Study says salt intake and high blood pressure not related

European researchers found that people with low salt intakes were more likely to die of heart disease than people with higher salt intakes. But Harvard nutrition experts say the study is complete hogwash.

The study surveyed 3,681 people living in various European countries over an eight year period . At the end of that eight year period, 56% of participants with low sodium intakes were more likely to have died from cardiovascular illness than those with high salt intakes. The study published in yesterday's Journal of the American Medical Association refutes what has become a gospel truth in the US prompting government health experts to insist Americans decrease their salt intake in the quest to reduce hypertension and cardiovascular disease risks.

The European study found that of the 3,681 people followed over the years, 2,100 of those participants with normal blood pressure at the start of the study, their salt intake had no effect on the development of high blood pressure. The study, on the outset, appears to contradict the US government health and diet recommendation that Americans reduce their salt intake to prevent cardiovascular disease.

Harvard nutritionists say the study should be ignored because it contradicts 25 years of research that correlates high salt intake, high blood pressure and the risk of cardiovascular disease.

American researchers feel the study of close to 4,000 people in Italy, Bulgaria, Belgium, Russia and Romania is misleading, far from thorough or accurate and therefore invalid. The European study surveyed the excretion of sodium once at the end of an eight year survey. Harvard says that one sodium excretion sample isn't a fair survey of a person's salt intake over an eight year period even if the measurement of a person's sodium excretion is considered an accurate measure of the person's sodium intake. The oldest ages of the participants in the study were 49 at the end of the eight year period which Harvard scientists believe is too young to form conclusions or make comparisons with hypertension sufferers in the U.S.

75% of Americans' sodium intake comes from processed foods and in response to the high percentage, the Institute of Medicine has called on the US Food and Drug Administration to regulate the amount of salt and sodium allowed in processed foods. WASH (World Action on Salt Health) states that evidence connecting high blood pressure to high salt intake is as strong as the evidence that links lung cancer to cigarette smoking. There have been a number of studies: genetic, epidemiological, mortality, population, migration, intervention, and treatment conducted to prove the link between high salt intake and hypertension.

Studies and statistics suggest that 90 percent of Americans will develop high blood pressure in their lives. Population studies conducted in Japan in the 1950s found that high salt consumption and deaths from stroke were among the highest in the world, particularly in north Japan. The Japanese government initiated a successful health campaign to reduce salt intake which helped decrease the levels of high blood pressure in children as well as bring about an 80 percent reduction in stroke mortality. At the same time, there was a huge reduction of cigarette smoking, excessive weight gain, and alcohol consumption.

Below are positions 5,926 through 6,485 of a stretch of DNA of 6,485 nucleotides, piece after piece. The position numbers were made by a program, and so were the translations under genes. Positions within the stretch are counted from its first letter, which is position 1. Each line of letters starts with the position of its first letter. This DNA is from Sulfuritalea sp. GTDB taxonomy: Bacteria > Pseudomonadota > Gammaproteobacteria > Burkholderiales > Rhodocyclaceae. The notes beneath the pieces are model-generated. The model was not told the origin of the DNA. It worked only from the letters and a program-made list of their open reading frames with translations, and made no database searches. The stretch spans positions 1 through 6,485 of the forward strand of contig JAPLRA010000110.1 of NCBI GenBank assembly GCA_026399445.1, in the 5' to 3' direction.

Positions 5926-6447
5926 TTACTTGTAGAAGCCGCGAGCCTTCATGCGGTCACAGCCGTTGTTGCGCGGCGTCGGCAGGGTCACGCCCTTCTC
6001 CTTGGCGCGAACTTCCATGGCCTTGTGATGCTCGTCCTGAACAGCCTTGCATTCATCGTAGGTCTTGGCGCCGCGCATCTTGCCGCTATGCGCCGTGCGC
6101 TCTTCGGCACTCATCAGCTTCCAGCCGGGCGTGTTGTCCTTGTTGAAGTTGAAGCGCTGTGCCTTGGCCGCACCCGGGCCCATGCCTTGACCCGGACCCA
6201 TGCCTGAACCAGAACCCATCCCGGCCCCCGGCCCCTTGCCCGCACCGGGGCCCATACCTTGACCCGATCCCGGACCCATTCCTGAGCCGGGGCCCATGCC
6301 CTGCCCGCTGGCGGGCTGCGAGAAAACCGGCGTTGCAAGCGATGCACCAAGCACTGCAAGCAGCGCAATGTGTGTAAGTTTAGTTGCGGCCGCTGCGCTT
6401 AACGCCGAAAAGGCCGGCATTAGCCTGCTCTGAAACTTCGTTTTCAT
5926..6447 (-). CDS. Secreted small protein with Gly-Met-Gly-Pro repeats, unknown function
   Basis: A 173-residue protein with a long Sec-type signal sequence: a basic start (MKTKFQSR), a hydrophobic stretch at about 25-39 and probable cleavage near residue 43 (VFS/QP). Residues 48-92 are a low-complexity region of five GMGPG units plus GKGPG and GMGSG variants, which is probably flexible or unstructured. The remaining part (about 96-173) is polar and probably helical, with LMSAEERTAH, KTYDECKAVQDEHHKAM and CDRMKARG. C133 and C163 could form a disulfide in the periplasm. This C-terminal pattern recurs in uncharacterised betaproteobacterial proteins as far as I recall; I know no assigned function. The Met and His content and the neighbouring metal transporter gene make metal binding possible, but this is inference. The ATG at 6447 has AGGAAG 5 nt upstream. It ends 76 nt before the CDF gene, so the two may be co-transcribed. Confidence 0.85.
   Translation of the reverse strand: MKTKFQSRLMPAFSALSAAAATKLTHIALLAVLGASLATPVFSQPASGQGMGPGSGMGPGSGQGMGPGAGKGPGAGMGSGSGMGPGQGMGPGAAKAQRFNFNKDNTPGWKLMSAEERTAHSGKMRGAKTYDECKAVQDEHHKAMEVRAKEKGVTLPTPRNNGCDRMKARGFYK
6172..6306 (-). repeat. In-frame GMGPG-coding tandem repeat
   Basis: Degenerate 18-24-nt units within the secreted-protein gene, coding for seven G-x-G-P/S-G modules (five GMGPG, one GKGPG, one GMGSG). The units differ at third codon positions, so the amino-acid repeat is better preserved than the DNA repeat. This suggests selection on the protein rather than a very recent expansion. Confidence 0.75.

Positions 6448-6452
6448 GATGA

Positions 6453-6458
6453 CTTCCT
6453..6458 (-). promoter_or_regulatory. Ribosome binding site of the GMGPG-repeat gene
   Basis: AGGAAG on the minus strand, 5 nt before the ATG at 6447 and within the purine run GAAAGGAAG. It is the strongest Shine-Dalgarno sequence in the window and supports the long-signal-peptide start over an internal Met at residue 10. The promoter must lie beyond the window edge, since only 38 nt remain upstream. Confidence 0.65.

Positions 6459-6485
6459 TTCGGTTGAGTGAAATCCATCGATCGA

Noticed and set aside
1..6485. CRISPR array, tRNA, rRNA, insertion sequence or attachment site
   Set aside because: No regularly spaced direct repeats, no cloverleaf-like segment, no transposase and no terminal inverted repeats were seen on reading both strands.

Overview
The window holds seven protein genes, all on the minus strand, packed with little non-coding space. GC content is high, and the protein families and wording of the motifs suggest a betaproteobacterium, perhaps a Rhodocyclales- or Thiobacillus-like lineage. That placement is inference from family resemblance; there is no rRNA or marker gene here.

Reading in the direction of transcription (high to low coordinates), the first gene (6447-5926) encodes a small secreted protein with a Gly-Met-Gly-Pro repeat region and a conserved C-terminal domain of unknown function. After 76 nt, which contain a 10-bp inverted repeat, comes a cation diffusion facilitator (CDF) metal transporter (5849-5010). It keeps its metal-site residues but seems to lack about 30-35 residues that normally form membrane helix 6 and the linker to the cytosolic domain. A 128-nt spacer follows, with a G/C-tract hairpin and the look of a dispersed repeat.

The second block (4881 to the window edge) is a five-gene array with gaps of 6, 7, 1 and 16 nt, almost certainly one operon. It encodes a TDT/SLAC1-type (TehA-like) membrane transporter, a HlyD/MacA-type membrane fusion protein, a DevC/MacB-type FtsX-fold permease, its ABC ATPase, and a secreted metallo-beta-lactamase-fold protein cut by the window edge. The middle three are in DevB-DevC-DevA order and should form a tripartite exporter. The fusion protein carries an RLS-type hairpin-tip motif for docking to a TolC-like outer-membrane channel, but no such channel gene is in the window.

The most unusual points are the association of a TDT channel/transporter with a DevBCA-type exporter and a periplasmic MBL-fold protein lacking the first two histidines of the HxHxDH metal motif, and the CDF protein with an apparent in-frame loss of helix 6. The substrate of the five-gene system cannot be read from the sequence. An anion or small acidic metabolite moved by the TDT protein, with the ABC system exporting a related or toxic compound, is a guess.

Similar studies were conducted in North Karelia, Finland which also resulted in a healthier and longer lived population.

Harvard Health writers suggest that those who want to ward off the possibility of hypertension stick to diet, exercise and make the commitment to lose weight. Those are the guaranteed three heart health tips for prevention of cardiovascular disease risk and hypertension. Harvard researchers did not point to European diets or prepared raw foods versus processed foods in measurements or comparisons of US diets and European diets.

Certainly, if the European study was conducted to prove that European food and preparation is healthier than American, Harvard would likely argue the point is well taken, but moot in a society long fueled by fast food, quick fixes and microwaved meals. Furthermore, US efforts championing healthier diet, food and beverage choices and requirements are often met with fierce resistance and resented. Many feel the call to regulate American diets or encourage healthy eating is government intrusion on personal privacy and a lapse in personal freedoms.

Yet, advocacy groups for minority health have often pointed to the lack of fresh fruit and vegetables, versus the abundance of available processed foods in urban areas and grocery stores where large pockets of African Americans live, many of whom are affected by hypertension, excessive weight, diabetes and heart disease.